After a series of tragedies in her family, she quickly finds herself the Queen of Spain. Her husband however, plots and schemes against her, in a bid to become the actual King of Spain, and not Juana’s consort. He secretly arranges marriages for their children, among some of Spain’s enemies. He sows seeds of uncertainty about Juana’s sanity in the minds of Spain’s courts and nobles, creating unrest. Through it all, even her heart was probably breaking, and she’s angry enough to spit nails, she does what she can to get back at him. She attacks a mistress, retrieving her stolen jewels. She uses clever wordplay against the English rulers, humiliating her husband in the process. Through it all, she endures physical abuse and rape, with Phillip’s promise to beget her with child after child until she dies from its physical stresses. She gets locked up and treated horribly. It’s no wonder if she really did go insane after a while, with all she is forced to endure.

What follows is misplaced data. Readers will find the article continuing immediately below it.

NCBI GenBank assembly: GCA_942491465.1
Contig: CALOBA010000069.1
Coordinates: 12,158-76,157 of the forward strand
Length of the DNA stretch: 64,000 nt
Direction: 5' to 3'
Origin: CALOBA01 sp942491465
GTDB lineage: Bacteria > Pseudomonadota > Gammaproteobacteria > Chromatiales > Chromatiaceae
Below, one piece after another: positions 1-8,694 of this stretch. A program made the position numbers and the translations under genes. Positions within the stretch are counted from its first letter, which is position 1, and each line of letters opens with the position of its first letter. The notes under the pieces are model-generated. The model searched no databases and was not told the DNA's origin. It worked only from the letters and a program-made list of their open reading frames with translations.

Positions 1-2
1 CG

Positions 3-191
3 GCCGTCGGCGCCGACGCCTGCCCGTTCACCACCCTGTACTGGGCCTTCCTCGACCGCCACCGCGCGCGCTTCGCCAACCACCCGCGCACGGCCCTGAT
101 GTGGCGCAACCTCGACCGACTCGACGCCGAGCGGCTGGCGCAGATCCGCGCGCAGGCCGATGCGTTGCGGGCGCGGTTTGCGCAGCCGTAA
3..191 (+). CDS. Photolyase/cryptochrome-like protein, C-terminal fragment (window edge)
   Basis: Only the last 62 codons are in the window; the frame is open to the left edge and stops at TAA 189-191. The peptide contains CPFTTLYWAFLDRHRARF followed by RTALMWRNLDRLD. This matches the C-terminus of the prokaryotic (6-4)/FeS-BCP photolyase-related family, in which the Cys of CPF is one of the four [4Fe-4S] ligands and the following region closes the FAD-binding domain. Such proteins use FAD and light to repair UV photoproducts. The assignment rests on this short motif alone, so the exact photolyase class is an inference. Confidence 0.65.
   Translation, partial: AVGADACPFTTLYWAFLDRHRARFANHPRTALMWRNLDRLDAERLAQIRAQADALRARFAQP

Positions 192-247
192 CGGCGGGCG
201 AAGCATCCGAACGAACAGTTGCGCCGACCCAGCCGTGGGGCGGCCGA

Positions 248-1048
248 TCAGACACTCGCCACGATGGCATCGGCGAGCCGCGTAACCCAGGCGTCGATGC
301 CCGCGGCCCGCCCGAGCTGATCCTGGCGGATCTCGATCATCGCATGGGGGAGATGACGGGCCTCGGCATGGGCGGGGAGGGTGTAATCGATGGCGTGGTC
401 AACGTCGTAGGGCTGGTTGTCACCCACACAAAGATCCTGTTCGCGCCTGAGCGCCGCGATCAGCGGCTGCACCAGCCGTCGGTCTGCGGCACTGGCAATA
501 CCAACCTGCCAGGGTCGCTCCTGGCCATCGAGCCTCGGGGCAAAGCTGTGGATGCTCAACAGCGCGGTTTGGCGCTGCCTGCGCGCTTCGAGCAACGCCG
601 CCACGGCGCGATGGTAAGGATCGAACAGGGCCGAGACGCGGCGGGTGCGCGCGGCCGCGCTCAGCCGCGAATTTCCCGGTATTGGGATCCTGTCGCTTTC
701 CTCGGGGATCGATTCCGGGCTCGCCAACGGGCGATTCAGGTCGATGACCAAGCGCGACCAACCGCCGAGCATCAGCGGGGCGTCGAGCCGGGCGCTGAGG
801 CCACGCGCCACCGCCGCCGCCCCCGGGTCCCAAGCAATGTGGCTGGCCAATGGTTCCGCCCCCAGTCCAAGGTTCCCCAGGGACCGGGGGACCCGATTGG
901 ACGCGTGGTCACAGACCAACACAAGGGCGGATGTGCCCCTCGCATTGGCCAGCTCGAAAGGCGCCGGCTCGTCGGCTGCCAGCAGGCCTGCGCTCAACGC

She endured a miserable adult life, and by the end, I felt so sad. No woman should ever have to endure that, but in those days, all the backstabbing and lies and deceit were the norm. It’s well written and researched. Good book to pick up.


Schooled, by Anisha Lakhani. I usually had good luck getting books pretty quickly from the Early Reviewers program, but this one took 2 months to get, due to some oddball shipping mishap. I had a feeling, based on the books description, it would be a quick read, and I was right. It then promptly disappeared thanks to my husband going on a cleaning binge, so I have to dig it back up and get it to my bookshelf.